Looking after our youngest children

February 1, 2013 § 1 Comment

Along with many others who have some knowledge of nursery care and early years education, I must disagree with Elizabeth Truss’s proposals for changing the ratios in child care settings.   If we do manage to achieve the goal of having better-qualified staff, they can only deliver high quality child care if they have both the time and resources to do so – and this cannot happen if the ratios are changed.  In his excellent blog “Inside the Secret Garden,” Julian Grenier quotes from the OECD:  “Research has indicated that staff job satisfaction and retention – and therefore the quality of ECEC– can be improved by: i) high staff-child ratios and low group size; ii) competitive wages and other benefits; iii) reasonable schedule/workload; iv) low staff turnover; v) good physical environment; and vi) a competent and supportive centre manager.”

My main argument relates to the ways in which we can improve the education, training and qualifications of those looking after young children.  There have been far too many changes in this area of vocational training.  When I started teaching would-be nursery nurses (as they were then called) in about 1985 we had the old NNEB (Nursery Nurse Examination Board) system.  Students could be accepted on to the 2-year college course with 4 GCSEs  (to include English and Maths), although exceptions were occasionally made.  Colleges were inundated with applicants for the course, so could be choosy!  Every student we interviewed had to prove an aptitude for working with children – and needed to back this up with relevant work experience references, including references from parents or childminders/nursery teachers.  The NNEB training required students to undertake lengthy blocks of practical training in a variety of placements – as nannies, childminders’ assistants and as trainees in nurseries, infant schools and centres for children with special needs.  They also had to complete many Observations and assignments; all of these were workplace oriented – and they needed to attend and pass a St.John’s Ambulance First Aid qualification.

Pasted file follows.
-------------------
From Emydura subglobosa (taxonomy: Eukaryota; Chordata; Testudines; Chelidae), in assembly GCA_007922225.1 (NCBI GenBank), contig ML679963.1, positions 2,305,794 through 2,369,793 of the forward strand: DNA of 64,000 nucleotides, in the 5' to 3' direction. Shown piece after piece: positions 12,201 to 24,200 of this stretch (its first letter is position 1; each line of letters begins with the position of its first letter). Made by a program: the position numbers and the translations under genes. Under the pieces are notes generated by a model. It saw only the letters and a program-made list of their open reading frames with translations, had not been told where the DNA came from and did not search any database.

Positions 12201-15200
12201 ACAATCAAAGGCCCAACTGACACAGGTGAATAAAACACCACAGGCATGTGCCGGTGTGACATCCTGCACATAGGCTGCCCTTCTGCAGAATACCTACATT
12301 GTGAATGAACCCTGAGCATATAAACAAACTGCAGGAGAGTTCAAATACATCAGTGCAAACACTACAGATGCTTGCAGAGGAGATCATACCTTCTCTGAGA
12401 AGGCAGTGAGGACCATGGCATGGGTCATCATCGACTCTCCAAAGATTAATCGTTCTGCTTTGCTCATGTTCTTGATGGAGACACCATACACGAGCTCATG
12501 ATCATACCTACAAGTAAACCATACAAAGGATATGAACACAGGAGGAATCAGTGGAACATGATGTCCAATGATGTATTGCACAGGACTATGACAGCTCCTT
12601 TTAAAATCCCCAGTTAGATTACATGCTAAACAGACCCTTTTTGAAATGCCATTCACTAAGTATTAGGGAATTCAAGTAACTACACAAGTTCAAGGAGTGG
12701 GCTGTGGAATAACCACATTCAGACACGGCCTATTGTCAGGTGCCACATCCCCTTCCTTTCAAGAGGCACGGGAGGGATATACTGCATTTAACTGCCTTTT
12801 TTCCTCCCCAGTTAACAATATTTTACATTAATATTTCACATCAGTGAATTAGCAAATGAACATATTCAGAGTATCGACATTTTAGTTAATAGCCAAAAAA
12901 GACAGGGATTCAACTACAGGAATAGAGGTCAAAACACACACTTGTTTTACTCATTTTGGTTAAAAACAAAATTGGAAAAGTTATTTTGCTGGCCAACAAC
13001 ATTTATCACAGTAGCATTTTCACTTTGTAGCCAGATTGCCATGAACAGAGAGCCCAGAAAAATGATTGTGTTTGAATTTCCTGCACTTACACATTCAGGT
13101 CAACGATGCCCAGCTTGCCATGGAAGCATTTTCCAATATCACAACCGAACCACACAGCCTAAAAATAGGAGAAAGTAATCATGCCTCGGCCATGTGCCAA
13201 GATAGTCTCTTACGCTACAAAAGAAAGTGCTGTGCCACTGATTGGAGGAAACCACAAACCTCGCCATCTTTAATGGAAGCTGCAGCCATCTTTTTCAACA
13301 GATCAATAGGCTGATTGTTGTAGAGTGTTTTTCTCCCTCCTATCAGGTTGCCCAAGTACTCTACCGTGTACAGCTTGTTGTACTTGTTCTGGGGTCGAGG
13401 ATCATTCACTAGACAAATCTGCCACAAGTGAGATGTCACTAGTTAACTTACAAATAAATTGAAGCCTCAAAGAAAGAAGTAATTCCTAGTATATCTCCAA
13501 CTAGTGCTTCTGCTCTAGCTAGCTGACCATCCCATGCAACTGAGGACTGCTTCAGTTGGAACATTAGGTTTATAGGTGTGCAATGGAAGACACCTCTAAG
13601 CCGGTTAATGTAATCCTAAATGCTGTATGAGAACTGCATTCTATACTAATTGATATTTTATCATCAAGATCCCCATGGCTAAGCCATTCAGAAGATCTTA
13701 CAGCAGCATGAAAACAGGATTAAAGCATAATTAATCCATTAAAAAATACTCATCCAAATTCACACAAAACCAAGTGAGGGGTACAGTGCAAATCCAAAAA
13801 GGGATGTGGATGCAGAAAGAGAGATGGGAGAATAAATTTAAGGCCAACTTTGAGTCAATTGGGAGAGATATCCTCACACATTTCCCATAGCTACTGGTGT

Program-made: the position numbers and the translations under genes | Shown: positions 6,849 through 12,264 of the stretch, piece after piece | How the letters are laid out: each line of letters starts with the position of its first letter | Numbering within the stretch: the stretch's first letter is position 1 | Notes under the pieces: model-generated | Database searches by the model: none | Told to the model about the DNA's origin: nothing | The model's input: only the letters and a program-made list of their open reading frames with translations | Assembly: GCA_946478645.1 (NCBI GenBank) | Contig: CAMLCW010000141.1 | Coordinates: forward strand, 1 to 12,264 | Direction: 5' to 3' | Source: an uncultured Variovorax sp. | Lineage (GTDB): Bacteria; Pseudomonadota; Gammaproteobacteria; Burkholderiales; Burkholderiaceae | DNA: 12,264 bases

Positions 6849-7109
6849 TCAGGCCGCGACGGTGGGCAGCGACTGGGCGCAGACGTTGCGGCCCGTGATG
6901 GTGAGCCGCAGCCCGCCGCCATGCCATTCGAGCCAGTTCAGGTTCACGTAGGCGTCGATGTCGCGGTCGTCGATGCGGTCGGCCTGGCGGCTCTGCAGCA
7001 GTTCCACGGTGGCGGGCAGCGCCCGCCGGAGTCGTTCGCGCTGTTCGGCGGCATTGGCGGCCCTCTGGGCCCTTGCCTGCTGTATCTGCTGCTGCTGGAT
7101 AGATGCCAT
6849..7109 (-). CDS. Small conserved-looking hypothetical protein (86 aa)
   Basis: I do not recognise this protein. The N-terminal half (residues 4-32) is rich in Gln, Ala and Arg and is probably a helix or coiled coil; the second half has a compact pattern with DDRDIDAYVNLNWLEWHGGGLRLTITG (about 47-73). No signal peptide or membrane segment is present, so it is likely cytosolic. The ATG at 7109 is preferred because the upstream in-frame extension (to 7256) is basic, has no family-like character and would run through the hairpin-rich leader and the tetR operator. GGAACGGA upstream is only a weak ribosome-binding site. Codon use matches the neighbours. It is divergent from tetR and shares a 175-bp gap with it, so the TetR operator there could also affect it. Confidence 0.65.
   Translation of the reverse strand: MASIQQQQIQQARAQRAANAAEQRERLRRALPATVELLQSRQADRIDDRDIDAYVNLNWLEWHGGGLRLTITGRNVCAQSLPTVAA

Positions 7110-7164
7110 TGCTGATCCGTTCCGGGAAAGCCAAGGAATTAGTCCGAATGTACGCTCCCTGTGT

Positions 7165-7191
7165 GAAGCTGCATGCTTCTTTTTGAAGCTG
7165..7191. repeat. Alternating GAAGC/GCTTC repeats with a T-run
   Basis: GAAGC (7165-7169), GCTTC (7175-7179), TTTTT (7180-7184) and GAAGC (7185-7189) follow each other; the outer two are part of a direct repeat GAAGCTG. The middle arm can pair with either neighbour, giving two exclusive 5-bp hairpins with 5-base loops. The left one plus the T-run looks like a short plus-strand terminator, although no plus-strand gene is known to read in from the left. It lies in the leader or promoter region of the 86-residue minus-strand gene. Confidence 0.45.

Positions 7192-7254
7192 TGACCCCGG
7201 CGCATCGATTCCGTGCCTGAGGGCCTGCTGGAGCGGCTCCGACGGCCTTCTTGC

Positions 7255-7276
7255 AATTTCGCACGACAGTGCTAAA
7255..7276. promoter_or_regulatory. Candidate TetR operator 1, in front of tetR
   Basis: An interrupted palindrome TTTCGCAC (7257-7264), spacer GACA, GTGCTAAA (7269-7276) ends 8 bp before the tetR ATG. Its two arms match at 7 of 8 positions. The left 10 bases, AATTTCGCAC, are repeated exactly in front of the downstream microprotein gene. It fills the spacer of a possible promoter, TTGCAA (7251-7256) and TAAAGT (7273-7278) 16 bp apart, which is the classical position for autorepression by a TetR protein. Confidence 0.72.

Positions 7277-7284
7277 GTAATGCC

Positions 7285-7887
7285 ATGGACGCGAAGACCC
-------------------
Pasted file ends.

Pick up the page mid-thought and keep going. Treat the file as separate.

Since then, we have replaced the old system over the years with GNVQs, BTEC Certificates and Diplomas, CACHE Foundation Awards, Certificates and Diplomas and – most recently – The Children and Young People’s Workforce Level 2 Certificate and Level 3 Diploma.  From my experience as writer of textbooks for this market, the core aims have shifted.  Instead of students being assessed in the workplace by their tutors from college (and schools), they can achieve a Level 2 qualification through a sort of distance learning, with reduced levels of contact with children – some have boasted of getting their Level 2 certificate after 6 months of training!   First Aid disappeared as a mandatory qualification for a while, but I am glad to see it has now been re-introduced.  [I see Paediatric First Aid training as an essential qualification for anyone who is part of the Early Years workforce].

So where do we go from here?  I don’t want to turn back the clock – each system has its faults and its advantages.  We need an educated and motivated workforce – one which understands the developmental needs of children and knows how to provide for them – treating each child as an individual.  This simply can’t be achieved if a practitioner is expected to nurture and promote the development of four babies or six toddlers.  I don’t believe such practitioners necessarily need Maths and English GCSEs, but they do need to develop excellent communication skills and a through knowledge about the health, safety and holistic development of children.  The career structure must encourage practitioners to continue their professional development and reward them with increased pay and benefits.


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